The economy may chugging along but the retail sector is falling behind.
As of April, 2019 has seen more store closings (or announcements of store closings) than all of 2018. According to Coresight Research as reported in the New York Times, there have already been 5,994 store closings by April, exceeding the 5,854 stores that closed in all of 2018. The good news: we still have a ways to go to reach 2017's record of store closings of more than 8,000.
There is one bright spot: the number of discount or dollar stores is booming because they are less susceptible than other retailers to e-commerce. (On a recent college tour in upstate New York, one of our team members saw plenty of dollar stores in some of the more rural areas.)
But total store openings are stalled. There have been 2,641 store openings announced compared with 3,239 openings last year.
As an agency, we don't handle retail clients -- although the head of the agency spent several years supporting a provider of retail technology -- so you may wonder why we're so focused on retail.
We think it's the canary of the economy. There's clearly a shift in how people shop and purchase, and often it's away from bricks-and-mortar stores even as once web-only retailers like Amazon or Warby Parker now open retail locations.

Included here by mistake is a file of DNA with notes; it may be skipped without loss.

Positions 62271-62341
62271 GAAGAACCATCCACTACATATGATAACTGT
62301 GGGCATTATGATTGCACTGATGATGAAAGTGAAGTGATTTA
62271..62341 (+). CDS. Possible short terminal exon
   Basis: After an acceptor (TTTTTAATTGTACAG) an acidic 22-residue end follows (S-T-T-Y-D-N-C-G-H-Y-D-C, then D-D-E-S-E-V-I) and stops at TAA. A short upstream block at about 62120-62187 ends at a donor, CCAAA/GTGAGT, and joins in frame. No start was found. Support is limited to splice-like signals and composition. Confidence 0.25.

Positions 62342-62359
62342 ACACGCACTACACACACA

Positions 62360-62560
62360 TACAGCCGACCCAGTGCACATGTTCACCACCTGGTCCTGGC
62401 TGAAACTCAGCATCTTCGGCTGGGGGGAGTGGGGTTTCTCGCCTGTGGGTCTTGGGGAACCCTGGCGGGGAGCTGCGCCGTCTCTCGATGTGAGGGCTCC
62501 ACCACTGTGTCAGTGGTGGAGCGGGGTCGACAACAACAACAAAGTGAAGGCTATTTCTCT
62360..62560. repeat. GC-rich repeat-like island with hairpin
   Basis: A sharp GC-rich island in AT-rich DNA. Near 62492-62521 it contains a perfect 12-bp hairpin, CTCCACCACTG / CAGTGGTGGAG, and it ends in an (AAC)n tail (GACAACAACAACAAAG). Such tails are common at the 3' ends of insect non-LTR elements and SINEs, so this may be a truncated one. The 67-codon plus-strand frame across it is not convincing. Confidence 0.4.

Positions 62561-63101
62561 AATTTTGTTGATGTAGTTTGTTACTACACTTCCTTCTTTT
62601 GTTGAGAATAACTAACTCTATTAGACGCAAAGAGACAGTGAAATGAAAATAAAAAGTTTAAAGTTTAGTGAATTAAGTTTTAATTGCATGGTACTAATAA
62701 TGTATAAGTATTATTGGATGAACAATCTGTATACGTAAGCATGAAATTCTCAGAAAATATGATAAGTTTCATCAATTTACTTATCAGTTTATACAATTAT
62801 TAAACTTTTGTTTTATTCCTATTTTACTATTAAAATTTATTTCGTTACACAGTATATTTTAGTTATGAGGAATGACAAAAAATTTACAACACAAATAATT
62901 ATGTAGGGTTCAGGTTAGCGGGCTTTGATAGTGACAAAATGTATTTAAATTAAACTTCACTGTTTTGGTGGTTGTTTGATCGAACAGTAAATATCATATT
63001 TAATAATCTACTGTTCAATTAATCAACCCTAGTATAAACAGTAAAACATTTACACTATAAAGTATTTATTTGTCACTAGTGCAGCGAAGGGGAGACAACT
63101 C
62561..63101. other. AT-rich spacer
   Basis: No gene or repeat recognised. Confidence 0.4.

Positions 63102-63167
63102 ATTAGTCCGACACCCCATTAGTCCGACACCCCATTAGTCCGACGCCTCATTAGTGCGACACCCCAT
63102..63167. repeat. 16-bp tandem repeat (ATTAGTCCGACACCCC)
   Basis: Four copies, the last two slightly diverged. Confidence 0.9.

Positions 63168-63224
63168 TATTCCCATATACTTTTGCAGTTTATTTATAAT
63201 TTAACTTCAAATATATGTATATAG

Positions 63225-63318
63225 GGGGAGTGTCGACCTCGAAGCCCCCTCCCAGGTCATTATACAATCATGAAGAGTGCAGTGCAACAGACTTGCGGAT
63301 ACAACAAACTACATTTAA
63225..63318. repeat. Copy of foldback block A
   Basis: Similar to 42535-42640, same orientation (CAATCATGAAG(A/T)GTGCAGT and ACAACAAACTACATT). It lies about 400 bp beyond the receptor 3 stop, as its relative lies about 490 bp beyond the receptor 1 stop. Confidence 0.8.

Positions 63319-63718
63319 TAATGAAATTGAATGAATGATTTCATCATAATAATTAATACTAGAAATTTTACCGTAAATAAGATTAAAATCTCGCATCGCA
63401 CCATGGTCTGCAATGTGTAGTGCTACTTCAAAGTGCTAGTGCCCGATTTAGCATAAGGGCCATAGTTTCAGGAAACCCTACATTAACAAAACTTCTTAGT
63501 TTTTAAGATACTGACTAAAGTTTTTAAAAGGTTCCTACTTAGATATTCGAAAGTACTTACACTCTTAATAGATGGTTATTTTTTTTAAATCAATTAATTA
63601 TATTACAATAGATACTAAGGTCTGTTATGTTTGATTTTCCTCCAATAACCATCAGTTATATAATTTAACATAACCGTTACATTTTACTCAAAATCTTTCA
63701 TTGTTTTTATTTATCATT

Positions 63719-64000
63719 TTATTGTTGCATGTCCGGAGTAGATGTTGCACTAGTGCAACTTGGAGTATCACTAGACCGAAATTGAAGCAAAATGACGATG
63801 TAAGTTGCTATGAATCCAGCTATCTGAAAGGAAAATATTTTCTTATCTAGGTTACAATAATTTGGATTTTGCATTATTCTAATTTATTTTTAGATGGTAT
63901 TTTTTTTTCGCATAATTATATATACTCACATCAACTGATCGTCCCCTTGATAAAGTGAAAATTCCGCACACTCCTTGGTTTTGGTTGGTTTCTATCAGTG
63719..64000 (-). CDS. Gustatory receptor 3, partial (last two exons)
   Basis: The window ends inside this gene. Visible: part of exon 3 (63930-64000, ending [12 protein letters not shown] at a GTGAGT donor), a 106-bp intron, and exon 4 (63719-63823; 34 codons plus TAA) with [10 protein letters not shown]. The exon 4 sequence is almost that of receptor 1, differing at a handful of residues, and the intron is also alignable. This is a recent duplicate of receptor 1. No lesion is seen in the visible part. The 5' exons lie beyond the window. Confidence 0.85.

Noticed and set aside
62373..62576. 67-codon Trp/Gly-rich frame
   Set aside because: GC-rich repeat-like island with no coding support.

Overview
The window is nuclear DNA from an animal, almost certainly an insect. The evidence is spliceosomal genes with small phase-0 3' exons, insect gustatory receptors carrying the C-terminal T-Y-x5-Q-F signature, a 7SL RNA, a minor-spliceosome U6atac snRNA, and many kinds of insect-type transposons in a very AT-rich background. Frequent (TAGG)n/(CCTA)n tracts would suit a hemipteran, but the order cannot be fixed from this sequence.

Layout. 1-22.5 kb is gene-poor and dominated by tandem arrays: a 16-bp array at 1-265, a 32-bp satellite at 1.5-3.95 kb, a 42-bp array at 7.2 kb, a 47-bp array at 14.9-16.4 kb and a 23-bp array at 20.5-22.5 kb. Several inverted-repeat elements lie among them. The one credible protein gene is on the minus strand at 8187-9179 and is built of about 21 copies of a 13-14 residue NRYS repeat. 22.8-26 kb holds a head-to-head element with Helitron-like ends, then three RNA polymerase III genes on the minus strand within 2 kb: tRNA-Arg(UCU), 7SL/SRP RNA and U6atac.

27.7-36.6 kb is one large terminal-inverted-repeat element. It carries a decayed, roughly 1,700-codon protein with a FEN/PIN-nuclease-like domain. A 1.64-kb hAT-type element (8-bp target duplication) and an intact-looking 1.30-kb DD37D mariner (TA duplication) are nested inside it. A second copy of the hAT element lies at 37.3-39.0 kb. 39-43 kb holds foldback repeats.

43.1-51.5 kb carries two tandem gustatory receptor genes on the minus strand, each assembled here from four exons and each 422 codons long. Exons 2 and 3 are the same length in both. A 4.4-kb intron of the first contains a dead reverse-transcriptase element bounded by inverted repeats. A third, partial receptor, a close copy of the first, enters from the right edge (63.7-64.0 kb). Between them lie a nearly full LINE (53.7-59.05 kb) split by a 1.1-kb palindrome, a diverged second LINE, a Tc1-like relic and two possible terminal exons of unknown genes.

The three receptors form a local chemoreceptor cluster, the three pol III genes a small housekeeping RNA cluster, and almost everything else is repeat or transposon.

But the trend seems to be more store closings, which leads to shrinking local ad revenues (because shuttered retailers don't take out ads to promote sales), which hurts journalism. In rural area, there's been a decline in local news coverage, according to the Pew Research Center. That's a real problem because that kind of local coverage is unlikely to return.
Behind the somewhat self-interest in the state of journalism, shuttered retail locations means fewer people working, and a potentially emptying out of main street stores and nearby malls. You can see the negative impact even in places like Manhattan's SoHo district, and it makes a difference, not only affecting real estate but communities beyond. A Bloomberg Businessweek article a while back depicted the problems faced by some towns in the UK, where retailers had left, which meant residents had to travel twice as far to buy things. Which meant that new residents are less likely to move there. And that could cause a further spiraling effect.
None of which is good.
We don't have a solution, and we're not suggesting drastic measures to curtail Amazon and others' market power.
We just think it's an important issue, and one we've been regularly mentioning in this blog for the past several years. We also discuss other topics that impact journalism and PR.